The view from the first tee box at Vidanta Vallarta—home to the PGA Tour’s Mexico Open, taking place April 27–30—is like the dawn of a new day. In the furthest distance is the Sierra Madre Mountains; the middle ground boasts the landscape of Vidanta’s soon-to-be-completed Vidanta World theme park; the paspalum-grass fairway extends into the foreground.
Like the promise of a beautiful sunrise, no hole layout gives me more hope than that of a short dog-leg right—and that is what I’m staring at from the first tee box. Designed by Greg Norman, I can feel the LIV Golf commissioner and CEO tempting me to cut the corner over a pond with a fade, but I decide to go with whatever voice is on my other shoulder. I play it safe and hit a straight ball down the middle of the fairway, leaving me about 100 yards into the pin. With my 54-degree wedge, I strike my second shot within six feet and sink the putt for birdie. I’m in paradise, indeed.
Vidanta Nuevo Vallarta is not only a golfer’s utopia; it’s a playground for foodies, those who enjoy an adult beverage, beach bums, pool hoppers, fiesta goers, live music fans, self-care connoisseurs, and everything in between. The 2,500-acre property on a mile of beach land is home to more than 2,900 rooms (and expanding), three unique golf courses, more than 40 dining options, a chocolate factory, and the world’s first-ever beach resort gondola. Vidanta Nuevo Vallarta is the largest resort in the six-resort portfolio.
Note: Vidanta Nuevo Vallarta is a timeshare, members-only property, but select rooms are available to non-members for reservation.
Vidanta Nuevo Vallarta offers six residences: The Estates, The Residence at Grand Luxxe, Grand Luxxe, The Grand Bliss, The Grand Mayan, and Mayan Palace. The most extravagant of the six, boasting a jungle view with floor-to-ceiling windows, is The Estates. Offering from one to four-bedroom living spaces, The Estates—which often hosts A-list celebrities and PGA Tour golfers for the Mexico Open—provides each room with a personal chef and butler.
During my opulent visit, I stay in the Grand Luxxe Master Suite. With a wrap-around porch, a jungle view sunrise greets me in the mornings, and a setting sun beyond the ocean’s horizon line tucks me in each evening. To get a better feel for the property, I take the Heart of the House Tour—offered to guests once a week—throughout the sweeping 2,500 acres that stretch from the beach to the Puerto Vallarta International Airport.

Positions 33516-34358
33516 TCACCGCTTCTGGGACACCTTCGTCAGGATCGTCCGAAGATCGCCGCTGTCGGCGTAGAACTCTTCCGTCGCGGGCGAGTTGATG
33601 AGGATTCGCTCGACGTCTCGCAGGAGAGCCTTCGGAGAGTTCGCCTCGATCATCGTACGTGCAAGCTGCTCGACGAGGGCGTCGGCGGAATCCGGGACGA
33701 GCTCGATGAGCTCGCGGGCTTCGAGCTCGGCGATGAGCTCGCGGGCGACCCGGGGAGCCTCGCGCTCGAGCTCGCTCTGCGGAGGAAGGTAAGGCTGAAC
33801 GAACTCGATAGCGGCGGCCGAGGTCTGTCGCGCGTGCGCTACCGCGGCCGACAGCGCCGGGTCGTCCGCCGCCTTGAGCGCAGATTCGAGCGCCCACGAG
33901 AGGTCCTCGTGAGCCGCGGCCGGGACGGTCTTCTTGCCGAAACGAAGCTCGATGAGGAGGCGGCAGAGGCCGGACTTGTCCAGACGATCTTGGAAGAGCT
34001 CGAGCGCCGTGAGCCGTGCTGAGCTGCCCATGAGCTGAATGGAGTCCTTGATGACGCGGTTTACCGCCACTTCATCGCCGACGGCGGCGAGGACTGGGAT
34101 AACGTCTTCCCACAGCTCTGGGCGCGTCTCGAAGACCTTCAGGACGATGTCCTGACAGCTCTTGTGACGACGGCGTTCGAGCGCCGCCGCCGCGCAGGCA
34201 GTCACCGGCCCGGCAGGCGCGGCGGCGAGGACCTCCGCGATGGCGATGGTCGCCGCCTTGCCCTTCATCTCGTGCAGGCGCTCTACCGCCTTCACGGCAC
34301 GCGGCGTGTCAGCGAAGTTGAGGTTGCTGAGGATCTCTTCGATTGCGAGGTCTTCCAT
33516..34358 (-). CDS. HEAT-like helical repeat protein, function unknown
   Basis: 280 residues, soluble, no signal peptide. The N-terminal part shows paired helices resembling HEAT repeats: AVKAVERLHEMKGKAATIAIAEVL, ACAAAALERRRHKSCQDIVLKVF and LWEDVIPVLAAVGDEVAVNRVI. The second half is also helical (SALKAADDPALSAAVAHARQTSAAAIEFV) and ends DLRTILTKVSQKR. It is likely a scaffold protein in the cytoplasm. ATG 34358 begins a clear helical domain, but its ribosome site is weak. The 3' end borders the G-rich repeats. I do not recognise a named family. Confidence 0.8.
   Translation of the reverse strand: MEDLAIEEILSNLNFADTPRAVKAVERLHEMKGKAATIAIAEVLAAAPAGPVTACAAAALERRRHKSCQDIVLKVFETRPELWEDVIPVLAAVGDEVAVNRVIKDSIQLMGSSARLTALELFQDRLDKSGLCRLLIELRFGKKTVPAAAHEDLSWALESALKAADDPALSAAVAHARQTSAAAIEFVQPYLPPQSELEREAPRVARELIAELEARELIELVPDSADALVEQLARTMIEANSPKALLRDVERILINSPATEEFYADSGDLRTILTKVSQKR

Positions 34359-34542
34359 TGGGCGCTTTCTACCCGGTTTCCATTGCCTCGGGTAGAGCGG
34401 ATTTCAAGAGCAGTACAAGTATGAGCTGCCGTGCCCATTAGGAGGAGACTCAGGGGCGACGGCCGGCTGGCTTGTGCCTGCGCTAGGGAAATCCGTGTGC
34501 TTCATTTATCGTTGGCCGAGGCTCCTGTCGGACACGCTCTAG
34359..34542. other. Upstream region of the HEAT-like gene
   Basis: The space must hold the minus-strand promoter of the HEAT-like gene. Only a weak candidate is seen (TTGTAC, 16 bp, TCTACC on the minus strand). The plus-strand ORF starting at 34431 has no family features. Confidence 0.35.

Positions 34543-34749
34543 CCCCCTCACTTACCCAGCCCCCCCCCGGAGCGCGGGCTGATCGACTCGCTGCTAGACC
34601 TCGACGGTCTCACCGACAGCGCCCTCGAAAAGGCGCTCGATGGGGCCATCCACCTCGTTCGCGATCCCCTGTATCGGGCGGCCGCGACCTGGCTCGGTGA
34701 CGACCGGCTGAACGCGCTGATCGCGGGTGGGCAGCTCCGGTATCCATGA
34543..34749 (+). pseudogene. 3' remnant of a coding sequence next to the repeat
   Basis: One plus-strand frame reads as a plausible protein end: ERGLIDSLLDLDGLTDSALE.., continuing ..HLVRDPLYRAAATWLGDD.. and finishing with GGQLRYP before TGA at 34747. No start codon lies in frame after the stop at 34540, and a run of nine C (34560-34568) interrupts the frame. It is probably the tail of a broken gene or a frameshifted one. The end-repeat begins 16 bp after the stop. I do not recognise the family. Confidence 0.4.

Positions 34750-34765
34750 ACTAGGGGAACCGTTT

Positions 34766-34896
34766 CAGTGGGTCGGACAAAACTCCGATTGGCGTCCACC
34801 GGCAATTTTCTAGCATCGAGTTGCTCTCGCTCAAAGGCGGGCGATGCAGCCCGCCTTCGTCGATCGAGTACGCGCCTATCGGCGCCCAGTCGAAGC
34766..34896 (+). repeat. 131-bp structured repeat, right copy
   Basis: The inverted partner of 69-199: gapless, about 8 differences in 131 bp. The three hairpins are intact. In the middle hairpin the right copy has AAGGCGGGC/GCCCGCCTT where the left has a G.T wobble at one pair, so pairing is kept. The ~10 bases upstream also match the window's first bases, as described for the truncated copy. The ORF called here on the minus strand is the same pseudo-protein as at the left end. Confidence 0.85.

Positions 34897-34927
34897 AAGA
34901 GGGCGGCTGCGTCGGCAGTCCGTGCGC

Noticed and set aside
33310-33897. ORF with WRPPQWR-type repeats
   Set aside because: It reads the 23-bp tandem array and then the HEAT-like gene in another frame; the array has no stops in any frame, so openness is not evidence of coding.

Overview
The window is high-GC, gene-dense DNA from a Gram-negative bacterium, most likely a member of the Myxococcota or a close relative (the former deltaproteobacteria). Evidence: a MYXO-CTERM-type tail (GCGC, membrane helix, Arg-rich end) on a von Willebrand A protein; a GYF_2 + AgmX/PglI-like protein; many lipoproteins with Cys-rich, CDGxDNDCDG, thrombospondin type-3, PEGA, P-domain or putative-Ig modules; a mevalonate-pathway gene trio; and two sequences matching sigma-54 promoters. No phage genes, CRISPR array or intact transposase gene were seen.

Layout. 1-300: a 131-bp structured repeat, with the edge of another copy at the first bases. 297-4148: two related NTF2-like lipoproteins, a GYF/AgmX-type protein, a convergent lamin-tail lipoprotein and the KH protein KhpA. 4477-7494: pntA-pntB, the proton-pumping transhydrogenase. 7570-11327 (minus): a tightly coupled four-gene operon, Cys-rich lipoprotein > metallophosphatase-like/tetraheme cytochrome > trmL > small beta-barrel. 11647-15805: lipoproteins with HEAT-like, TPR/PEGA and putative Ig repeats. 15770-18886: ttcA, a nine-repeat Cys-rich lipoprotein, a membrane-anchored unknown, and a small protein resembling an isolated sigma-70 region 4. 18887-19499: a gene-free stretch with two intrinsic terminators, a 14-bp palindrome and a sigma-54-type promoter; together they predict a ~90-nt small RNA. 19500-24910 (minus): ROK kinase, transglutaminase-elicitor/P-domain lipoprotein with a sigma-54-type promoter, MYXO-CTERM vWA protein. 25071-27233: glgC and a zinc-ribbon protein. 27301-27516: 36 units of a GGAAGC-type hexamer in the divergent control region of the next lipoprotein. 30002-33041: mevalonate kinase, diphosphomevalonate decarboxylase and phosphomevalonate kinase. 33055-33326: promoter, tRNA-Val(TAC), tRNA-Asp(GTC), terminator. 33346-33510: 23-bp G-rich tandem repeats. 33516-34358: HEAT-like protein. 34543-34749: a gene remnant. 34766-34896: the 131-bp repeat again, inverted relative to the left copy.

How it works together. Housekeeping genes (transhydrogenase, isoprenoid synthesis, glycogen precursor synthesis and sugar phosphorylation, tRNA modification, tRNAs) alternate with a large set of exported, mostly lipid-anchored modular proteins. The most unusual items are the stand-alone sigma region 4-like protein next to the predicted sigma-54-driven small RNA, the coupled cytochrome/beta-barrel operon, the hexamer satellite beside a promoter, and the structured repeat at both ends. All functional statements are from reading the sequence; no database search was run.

First up on the tour is a ride through the property’s tunnels which stretch more than 1.5 miles. With more than 5,000 employees on the property, everything that keeps the property humming happens in the tunnels. In the underground transportation system and infrastructure, more than 6,000 bottles of wine move from the wine cellar into the hands of buyers each month, more than 30 tons of linens are transported and washed per day, more than 2,500 pieces of bread are produced per day, and more than 1 ton of chocolate is churned out per month at the underground chocolate factory.
The most exciting part of the tour is the gondola ride. From the jungle launch point to a birds-eye view of the golf courses, beach, and entire resort, through Vidanta World and back, the 20-minute ride shows how vast the property is. The resort stretches two states: from Nayarit to Jalisco. (Fun fact: some 20 years ago, the two states were in two different time zones—which produced chaos for the Puerto Vallarta airport.)
A Golfer’s Dream
The Norman Course is across the Ameca River, separating the two states. The economic impact of the course during the Mexico Open benefits both states. The most epic golf course bridge over the river connects the resort to The Norman Course and The Nayar Course—a forgiving, par 70, 18-hole course designed by Jack Nicklaus.
On the 5th hole at the Norman Course, the authentic Vidanta Nuevo Vallarta golfing experience introduces itself to me. I launch my seven iron about 30 yards off target to the right on a 193-yard par 3. My Srixon ball nestles inches from a creek and two feet away from a three-foot-long baby crocodile. I take a practice swing a safe distance away—because where there’s a baby, there’s a mother somewhere—then I take the quickest 60-degree swing I’ve ever swung, launch my ball back on the green, and run up the hill to relative safety.
The stretch of holes 6 through 9 was the most enjoyable on The Norman Course. Hole 6 is a 588-yard par 5 with water left and right off the tee box; hole 7 is a drivable par 4 at just 275 yards, but the green is small, so being precise with a 3-wood is necessary (a layup isn’t practical as there is a stream that splits the fairway); hole 8 is a 452-yard dog leg right that requires a tee shot of at least 200 carry yards to make it safely over a river; and hole 9 is a 182-yard par 3 over 60 yards of water.
The paspalum grass fairways react much differently than the Bermuda grass I’m used to in Texas. First, the fairway grass is grabby—so taking an extra club on long irons is my approach—but in the paspalum rough, the ball fluffs up nicely. Then, around the greens, things get tricky with chips and pitches on paspalum; if not precise, a double chip is possible.
The home stretch of 16, 17, and 18 on The Norman Course are all double-digit handicap holes, with 16 being the easiest hole on the course as a 520-yard par 5. John Rahm, the 2023 Masters champion, tore apart the Mexico Open in 2022 to the tune of -17, which was enough to hoist the trophy.